Bakeriella dulcifica (Schumach. & Thonn.) Dubard
Synsepalum dulcificum is a plant known for its berry that, when eaten, causes sour foods (such as lemons and limes) subsequently consumed to taste sweet. This effect is due to miraculin. Common names for this species and its berry include miracle fruit, miracle berry, miraculous berry, sweet berry, and in West Africa, where the species originates, agbayun, taami, asaa, and ledidi.
The berry itself has a low sugar content and a mildly sweet tang. It contains a glycoprotein molecule, with some trailing carbohydrate chains, called miraculin. When the fleshy part of the fruit is eaten, this molecule binds to the tongue's taste buds, causing sour foods to taste sweet. At neutral pH, miraculin binds and blocks the receptors, but at low pH (resulting from ingestion of sour foods) miraculin binds proteins and becomes able to activate the sweet receptors, resulting in the perception of sweet taste. This effect lasts until the protein is washed away by saliva (up to about 30 minutes).
The examples and perspective in this section deal primarily with the United States and do not represent a worldwide view of the subject. (August 2012) (Learn how and when to remove this template message)
The berry has been used in West Africa since at least the 18th century, when European explorer – the Chevalier des Marchais – provided an account of its use there. Marchais, who was searching West Africa for many different fruits in a 1725 excursion, noticed that local people picked the berry from shrubs and chewed it before meals.
In the 1970s in the United States, an attempt was made to commercialize the fruit for its ability to mask non-sweet foods as sweet without a caloric cost, but became compromised when the Food and Drug Administration classified the berry as a food additive and required evidence of safety. For a time in the 1970s, US dieters could purchase a pill form of miraculin. This interest had a revival in food-tasting events at which tasters consume sour and bitter foods, such as lemons, radishes, pickles, hot sauce, and beer, then experience the perceived change to sweetness with miraculin.
It is a shrub that grows 1.8–4.5 m (5.9–14.8 ft) in height and has dense foliage. Its leaves are 5–10 cm (2.0–3.9 in) long, 2.0–3.7 cm (0.79–1.46 in) wide, and glabrous below. They are clustered at the ends of the branchlets. The flowers are white. It carries red, 2 cm (0.79 in) long fruits. Each fruit contains one seed.
The seeds need 14 to 21 days to germinate. A spacing of 4 m between plants is suggested.
The plants first bear fruit after growing about 3–4 years, and produce two crops per year, after the end of the rainy season. This evergreen plant produces small, red berries, while white flowers are produced for many months of the year.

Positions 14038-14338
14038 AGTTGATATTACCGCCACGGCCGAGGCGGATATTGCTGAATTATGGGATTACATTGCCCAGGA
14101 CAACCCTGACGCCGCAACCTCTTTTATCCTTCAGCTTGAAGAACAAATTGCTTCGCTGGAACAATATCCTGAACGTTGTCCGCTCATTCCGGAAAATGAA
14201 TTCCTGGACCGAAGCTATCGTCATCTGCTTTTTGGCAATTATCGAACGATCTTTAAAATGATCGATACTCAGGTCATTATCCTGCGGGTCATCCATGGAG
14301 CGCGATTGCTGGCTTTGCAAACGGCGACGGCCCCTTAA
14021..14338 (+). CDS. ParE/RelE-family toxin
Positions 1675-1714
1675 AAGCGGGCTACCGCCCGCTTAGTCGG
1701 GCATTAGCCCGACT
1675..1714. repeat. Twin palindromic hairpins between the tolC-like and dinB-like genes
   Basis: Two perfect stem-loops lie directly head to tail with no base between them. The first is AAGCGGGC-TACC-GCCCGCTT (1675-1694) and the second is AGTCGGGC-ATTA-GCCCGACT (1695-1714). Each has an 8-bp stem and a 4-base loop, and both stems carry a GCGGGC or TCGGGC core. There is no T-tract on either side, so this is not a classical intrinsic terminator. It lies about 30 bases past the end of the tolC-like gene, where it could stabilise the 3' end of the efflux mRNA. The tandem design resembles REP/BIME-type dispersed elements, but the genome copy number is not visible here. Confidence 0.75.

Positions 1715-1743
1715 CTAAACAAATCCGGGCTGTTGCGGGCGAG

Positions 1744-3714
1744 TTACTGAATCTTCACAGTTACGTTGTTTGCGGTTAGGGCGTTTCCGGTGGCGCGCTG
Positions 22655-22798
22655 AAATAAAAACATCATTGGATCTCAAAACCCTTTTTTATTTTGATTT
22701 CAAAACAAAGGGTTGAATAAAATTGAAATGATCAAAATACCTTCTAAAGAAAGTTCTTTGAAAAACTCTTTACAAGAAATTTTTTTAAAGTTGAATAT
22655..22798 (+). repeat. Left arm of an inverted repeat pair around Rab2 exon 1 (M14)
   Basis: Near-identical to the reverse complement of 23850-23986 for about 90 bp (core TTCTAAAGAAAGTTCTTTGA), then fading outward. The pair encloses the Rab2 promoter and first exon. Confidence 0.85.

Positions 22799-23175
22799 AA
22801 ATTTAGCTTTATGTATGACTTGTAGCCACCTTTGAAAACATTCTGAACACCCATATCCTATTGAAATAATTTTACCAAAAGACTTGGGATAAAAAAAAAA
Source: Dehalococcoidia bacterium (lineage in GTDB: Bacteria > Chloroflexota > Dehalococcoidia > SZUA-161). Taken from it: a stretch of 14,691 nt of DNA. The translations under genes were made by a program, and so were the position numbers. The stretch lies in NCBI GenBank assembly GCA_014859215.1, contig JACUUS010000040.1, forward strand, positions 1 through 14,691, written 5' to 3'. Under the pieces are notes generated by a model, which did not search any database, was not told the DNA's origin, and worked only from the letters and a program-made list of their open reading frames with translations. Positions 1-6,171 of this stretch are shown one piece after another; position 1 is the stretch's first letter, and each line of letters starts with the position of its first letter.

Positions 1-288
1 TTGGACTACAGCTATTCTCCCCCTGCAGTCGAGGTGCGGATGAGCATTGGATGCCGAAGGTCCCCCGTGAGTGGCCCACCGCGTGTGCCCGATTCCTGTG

Uses and regulation
In tropical West Africa, where this species originates, the fruit pulp is used to sweeten palm wine. Historically, it was also used to improve the flavor of soured cornbread, but has been used as a sweetener and flavoring agent for diverse beverages and foods, such as beer, cocktails, vinegar, and pickles.
The berry is on the EU list of novel foods, and requires a safety assessment before it can be sold as food or used as a food additive. Since 2011, the United States FDA has imposed a ban on importing Synsepalum dulcificum (specifying 'miraculin') from its origin in Taiwan, declaring it as an "illegal undeclared sweetener".
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The berries contain miraculin, a rogue glycoprotein that tricks the tongue's taste-bud receptors into believing a sour food is actually sweet. People in parts of west Africa have been using the berries to sweeten sour food and drink for centuries, but it is only recently that the global food industry has cottoned on.
- Koizumi A, Tsuchiya A, Nakajima K, Ito K, Terada T, Shimizu-Ibuka A, Briand L, Asakura T, Misaka T, Abe K (2011). "Human sweet taste receptor mediates acid-induced sweetness of miraculin". Proc. Natl. Acad. Sci. U.S.A. 108 (40): 16819–24. doi:10.1073/pnas.1016644108. PMC 3189030. PMID 21949380.
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- Hirai, Tadayoshi; Go Fukukawa; Hideo Kakuta; Naoya Fukuda; Hiroshi Ezura (2010). "Production of Recombinant Miraculin Using Transgenic Tomatoes in a Closed Cultivation System". Journal of Agricultural and Food Chemistry. 58 (10): 6096–6101. doi:10.1021/jf100414v. ISSN 0021-8561. PMID 20426470.
- Sun, Hyeon-Jin; Hiroshi Kataoka; Megumu Yano; Hiroshi Ezura (2007). "Genetically stable expression of functional miraculin, a new type of alternative sweetener, in transgenic tomato plants". Plant Biotechnology Journal. 5 (6): 768–777. doi:10.1111/j.1467-7652.2007.00283.x. ISSN 1467-7644.
- Oliver-Bever, Bep (1986). Medicinal plants in tropical West Africa. Cambridge University Press. p. 266. ISBN 0-521-26815-X.
- Farrell P, Bracken K (28 May 2008). "A Tiny Fruit That Tricks the Tongue". New York Times. Retrieved 17 May 2016.CS1 maint: Uses authors parameter (link)
- "Novel Food catalogue - Search (Synsepalum dulcificum)". European Commission. Retrieved 2015-08-16.
- "Synsepalum dulcificum Import Alert 45-07; Taiwan". US Food and Drug Administration. 5 February 2018. Retrieved 9 February 2018.
|Wikimedia Commons has media related to Synsepalum dulcificum.|
- Data related to Synsepalum dulcificum at Wikispecies
- Miracle fruit facts from the California Rare Fruit Growers